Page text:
R v BG [2019] NZYC 319

Published 15 November 2019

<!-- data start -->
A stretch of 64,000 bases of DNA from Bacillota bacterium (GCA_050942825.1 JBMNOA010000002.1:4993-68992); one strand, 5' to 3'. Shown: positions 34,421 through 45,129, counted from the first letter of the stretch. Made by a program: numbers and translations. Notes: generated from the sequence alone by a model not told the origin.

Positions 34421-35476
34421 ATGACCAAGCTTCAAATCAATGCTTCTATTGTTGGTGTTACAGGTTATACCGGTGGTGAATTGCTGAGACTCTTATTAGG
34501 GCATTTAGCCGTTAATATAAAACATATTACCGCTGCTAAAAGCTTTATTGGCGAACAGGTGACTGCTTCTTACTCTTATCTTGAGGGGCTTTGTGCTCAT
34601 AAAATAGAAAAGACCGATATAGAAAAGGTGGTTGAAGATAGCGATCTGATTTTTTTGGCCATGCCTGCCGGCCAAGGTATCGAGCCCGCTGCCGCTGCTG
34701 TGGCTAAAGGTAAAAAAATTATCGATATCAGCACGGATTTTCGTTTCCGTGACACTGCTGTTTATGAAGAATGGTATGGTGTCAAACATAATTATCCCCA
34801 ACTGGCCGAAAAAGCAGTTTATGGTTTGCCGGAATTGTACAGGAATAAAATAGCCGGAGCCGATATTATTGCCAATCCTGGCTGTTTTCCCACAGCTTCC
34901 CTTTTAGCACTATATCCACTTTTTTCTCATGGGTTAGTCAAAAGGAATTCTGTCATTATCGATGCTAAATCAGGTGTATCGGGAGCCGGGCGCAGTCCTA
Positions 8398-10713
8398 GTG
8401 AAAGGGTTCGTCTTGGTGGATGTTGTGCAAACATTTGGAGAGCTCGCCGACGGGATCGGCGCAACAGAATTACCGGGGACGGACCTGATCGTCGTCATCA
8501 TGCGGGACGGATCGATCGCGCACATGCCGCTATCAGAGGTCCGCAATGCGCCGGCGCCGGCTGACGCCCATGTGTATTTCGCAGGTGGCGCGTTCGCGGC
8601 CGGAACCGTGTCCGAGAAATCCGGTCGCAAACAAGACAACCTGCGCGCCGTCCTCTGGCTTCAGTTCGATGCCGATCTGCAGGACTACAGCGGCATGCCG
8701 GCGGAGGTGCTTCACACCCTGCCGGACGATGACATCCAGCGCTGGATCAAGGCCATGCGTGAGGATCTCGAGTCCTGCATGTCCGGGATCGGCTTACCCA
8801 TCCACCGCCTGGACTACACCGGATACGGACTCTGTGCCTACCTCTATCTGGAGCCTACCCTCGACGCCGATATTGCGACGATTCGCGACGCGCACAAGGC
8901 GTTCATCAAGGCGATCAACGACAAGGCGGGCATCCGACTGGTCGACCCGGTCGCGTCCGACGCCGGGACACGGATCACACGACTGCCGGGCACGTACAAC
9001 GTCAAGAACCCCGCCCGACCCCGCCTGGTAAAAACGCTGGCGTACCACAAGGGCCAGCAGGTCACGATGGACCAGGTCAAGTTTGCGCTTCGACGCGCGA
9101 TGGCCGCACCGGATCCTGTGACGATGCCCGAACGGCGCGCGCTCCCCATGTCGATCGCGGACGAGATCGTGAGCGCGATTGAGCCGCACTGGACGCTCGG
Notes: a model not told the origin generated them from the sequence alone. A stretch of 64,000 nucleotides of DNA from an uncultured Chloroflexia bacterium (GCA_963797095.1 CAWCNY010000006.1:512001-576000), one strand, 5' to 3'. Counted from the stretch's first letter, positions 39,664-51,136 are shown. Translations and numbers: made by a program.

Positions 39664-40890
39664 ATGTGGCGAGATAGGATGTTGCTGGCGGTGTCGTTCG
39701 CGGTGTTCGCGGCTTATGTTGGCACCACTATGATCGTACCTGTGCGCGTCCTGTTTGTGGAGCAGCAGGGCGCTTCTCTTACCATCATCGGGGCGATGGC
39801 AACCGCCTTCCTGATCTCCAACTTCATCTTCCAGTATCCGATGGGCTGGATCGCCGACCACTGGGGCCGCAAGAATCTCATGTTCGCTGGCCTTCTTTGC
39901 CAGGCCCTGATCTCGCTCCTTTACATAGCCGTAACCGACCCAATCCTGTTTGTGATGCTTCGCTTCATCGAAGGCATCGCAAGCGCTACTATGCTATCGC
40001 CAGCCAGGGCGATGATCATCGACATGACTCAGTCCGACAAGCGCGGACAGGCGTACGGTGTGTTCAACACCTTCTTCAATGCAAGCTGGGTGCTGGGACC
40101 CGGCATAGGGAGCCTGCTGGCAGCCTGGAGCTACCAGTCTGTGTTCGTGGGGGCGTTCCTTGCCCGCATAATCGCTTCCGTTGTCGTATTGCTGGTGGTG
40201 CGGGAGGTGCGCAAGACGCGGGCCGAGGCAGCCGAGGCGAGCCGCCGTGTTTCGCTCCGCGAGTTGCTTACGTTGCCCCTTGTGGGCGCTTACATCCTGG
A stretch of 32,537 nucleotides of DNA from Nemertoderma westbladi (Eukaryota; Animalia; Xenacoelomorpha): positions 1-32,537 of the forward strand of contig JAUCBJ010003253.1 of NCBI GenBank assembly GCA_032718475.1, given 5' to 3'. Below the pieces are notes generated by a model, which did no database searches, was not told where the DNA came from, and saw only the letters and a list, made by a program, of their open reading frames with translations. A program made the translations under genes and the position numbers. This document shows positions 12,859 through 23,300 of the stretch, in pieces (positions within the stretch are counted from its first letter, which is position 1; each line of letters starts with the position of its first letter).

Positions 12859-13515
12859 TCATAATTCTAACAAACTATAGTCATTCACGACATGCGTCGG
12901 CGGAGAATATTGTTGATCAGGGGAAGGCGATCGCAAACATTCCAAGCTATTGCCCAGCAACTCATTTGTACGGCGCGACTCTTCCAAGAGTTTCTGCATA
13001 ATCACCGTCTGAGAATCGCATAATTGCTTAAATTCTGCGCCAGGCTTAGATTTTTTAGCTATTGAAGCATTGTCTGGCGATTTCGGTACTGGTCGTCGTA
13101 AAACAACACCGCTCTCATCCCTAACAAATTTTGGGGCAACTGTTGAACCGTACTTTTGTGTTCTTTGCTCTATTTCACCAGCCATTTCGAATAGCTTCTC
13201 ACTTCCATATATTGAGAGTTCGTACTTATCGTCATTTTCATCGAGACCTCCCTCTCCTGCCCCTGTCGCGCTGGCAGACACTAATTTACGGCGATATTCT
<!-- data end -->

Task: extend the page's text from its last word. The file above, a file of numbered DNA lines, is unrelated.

Sentencing — aggravated robbery — unlawfully taking a motor vehicle— whether to transfer to District Court for sentence — supervision with residence — Oranga Tamariki Act 1989, ss 5, 208, 283, 284 & 289 — United Nations Convention on the Rights of the Child. The young person, BG, had been found guilty of one charge each of aggravated robbery and unlawfully taking a motor vehicle. The main issue at this disposition hearing was whether BG would be subject to an order for supervision with residence (the highest level of response available within the Youth Court jurisdiction) or whether he should be transferred to the District Court for sentencing. BG had participated in a planned robbery of a dairy, where a lone worker was confronted by a group of people with weapons who threatened violence. The unlawfully taken motor vehicle was the getaway car. The victim was so traumatised that her family sold the business to get away from it. BG had a history of offending including a prior aggravated robbery and assault with intent to rob. The Judge considered sentencing principles, including the need to adopt the least restrictive outcome available in the circumstances. The underlying causes of the offending were also looked at. These included exposure to family violence, disruptive schooling, ADHD, early drug use, association with offending peers and that young people have brains that are not fully developed, which impacts their decision making. The social worker noted that BG had been moved between residences while in custody and this had disrupted his rehabilitation programmes. The social worker recommended BG be given a further chance to complete a supervision with residence order without disruption and gave details of programmes that would be available to BG. In comparison, there would be very little in the way of rehabilitation opportunities if BG were transferred to the District Court. After balancing sentencing principles and the circumstances of the case, the Judge determined the proper outcome was to retain BG in the Youth Court's jurisdiction and impose a sentence of six months' supervision with residence. At release a supervision order would be imposed. The Judge stated that care needed to be taken in providing a good environment for BG once he had completed his supervision with residence. The Judge observed that it is unkind to show young people a different way of life, provide comfort and three meals a day, nurture and teach them, only to return them to same environment with the same negative influences and offending peers. The Judge urged the adults in BG's life to put the work in while he was in residence, to ensure he was returned to a positive environment. Judgment Date: 26 March 2019. * * * Note: names have been changed to comply with legal requirements. * * *

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